Coach Erik Spoelstra has been disinclined to criticize Chris Bosh publicly for his work on the boards, even though he entered Game 2 with the worst playoff rebounding numbers of his career.
But privately, the Heat has been pushing Bosh for more in this area.
Bosh responded Sunday night with 10 rebounds, his third-highest total of the postseason, to go along with 12 points.
Among 12 centers who have averaged at least 27 minutes per game during the playoffs, Bosh entered Sunday ranked last in rebounding at 6.5 per game after averaging a career-low 6.8 during the regular season.
Both numbers are below his 7.9 career playoff average and 8.9 career regular-season average.
Also, his 9.7 rebounds per 48 minutes ranked 26th of all 32 centers who have played in the postseason.
The good news: He hauled in five boards in the first half of Game 2.
Asked Saturday if Bosh’s diminished rebounding concerns the Heat, assistant coach David Fizdale said, “Yes. We’re on him. We’re going to stay on him. We need some big rebounding games out of him. We know that. He knows that. It’s our job to coach, his job to execute it.
“And he’s fine with that. He’s so easy to coach. It’s never personal with that. He knows, ‘OK, I’m not getting it done, I’m going to hear it from my coach and I’m OK with that.’ ”
Bosh entered Sunday having missed 36 of his past 50 shots from the field.
“He’s beating himself up more than we are,” Fizdale said heading into Game 2. “He takes it personally that if he feels he’s not stepping up for his teammates, that drives him crazy.”
Fizdale also said when Bosh takes three-pointers, “we would rather it be the corner three. Somehow, he ended up in the slot [late in Game 1] instead of the corner, where we usually see him shoot those shots.”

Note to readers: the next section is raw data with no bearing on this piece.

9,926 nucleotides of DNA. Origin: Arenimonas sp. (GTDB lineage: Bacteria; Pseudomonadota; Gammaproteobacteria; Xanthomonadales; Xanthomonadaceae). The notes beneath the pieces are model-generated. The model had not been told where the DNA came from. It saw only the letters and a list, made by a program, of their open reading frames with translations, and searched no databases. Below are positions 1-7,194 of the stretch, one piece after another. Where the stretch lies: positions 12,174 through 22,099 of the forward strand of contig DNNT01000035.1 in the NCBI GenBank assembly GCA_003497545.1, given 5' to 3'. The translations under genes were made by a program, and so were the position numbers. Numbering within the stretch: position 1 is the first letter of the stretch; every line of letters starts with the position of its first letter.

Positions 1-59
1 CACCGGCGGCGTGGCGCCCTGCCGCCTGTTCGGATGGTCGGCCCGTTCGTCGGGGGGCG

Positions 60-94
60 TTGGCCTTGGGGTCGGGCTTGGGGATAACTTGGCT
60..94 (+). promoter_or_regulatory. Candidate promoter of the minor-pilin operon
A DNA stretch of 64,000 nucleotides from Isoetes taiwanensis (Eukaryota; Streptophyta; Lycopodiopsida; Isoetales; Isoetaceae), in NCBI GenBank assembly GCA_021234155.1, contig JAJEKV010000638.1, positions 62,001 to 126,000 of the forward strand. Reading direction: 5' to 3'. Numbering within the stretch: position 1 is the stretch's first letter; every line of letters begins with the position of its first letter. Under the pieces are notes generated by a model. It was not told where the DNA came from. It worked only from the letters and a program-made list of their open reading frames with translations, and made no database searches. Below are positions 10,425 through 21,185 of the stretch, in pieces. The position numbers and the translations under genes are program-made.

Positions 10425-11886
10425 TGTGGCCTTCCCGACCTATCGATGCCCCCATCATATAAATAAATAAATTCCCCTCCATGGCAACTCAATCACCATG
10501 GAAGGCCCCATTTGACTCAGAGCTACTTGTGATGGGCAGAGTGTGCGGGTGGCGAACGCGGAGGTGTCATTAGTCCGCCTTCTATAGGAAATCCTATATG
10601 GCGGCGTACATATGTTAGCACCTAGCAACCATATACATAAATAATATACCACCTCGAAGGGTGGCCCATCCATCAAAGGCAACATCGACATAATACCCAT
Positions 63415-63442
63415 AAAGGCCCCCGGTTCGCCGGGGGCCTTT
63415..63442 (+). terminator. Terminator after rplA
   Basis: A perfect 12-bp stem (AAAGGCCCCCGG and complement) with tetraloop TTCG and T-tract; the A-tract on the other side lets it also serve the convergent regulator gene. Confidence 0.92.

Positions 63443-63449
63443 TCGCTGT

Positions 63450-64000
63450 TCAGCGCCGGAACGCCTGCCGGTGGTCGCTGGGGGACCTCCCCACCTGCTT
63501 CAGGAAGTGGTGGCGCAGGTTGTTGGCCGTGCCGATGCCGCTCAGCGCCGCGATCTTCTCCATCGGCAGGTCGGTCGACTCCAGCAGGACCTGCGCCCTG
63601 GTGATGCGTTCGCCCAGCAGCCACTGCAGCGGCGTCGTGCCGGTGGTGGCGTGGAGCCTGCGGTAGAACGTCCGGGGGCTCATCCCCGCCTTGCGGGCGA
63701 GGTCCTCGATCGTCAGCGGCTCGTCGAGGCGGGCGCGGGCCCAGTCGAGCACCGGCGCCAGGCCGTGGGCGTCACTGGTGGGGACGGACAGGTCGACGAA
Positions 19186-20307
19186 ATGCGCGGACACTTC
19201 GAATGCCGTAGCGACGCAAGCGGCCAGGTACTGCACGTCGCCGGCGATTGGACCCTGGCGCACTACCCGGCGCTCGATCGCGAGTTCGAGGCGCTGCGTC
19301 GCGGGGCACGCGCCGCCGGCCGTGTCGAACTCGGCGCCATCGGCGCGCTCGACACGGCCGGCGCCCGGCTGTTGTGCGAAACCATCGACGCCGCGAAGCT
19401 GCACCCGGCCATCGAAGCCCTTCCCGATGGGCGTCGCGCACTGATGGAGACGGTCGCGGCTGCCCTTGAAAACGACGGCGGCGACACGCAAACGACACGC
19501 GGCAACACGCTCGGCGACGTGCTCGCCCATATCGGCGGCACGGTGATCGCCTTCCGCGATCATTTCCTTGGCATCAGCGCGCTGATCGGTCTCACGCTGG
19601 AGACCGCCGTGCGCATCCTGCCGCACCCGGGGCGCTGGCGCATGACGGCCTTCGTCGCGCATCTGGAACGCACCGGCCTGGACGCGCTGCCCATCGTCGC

What’s the ideal mix for Bosh as far as how many shots he should take on the perimeter and how many he should take in the paint?
“It’s about equal,” Fizdale said. “We need to get him rolling to the rim and catch the ball off the block on his sweet spots, and we also have to take advantage of the fact he can pull bigs away from the hoop and stretch the defense.”
This and that
• Spoelstra has liked how Mike Miller has played since he started getting regular minutes in Game 6 of the Indiana series.
“Even if he doesn’t shoot a lot, he spaces the floor, and it’s a good full step behind the three-point line,” Spoelstra said. “He’s a heady defensive player in our system. He always has his body in the right place and he helps on the glass.”
• A day after LeBron James said he can tell whether Dwyane Wade is “in tune” with the game by looking at his face, Spoelstra scoffed at a TV reporter’s question about whether he can do the same.
“Leave that to LeBron — I’m not even sure I know what you’re talking about,” Spoelstra said. “I have a lot of responsibilities. Reading facial expressions is probably not one of my strengths.”
• Wade said after Game 1 that the playoffs are not “fun. You have no joy until it’s over and you won.”
Bosh tends to agree. “For me, it’s very, very stressful,” he said. “In between [games], those are the worst days for me. When I’m playing, I’m calm, trust what I’m doing. I go through a lot of feelings when I’m not playing … anxiety, calmness, excitement, disappointment.”
• Shane Battier finished second in the NBA’s new Teammate of the Year award, behind the Clippers’ Chauncey Billups.
• Spurs guard Tony Parker, on 37-year-old Tim Duncan: “At his age, 50, doing what he’s doing is crazy. I don’t know how he does it. Seriously. It’s unbelievable. This will always be Timmy’s franchise. Should do a statue for him outside the AT&T Center.”
• Spurs coach Gregg Popovich, asked by a French reporter why he screams so much at Parker: “Are you related to Tony? He makes $900 million a year. [Actually, $12.5 million this season]. The hell with Tony.”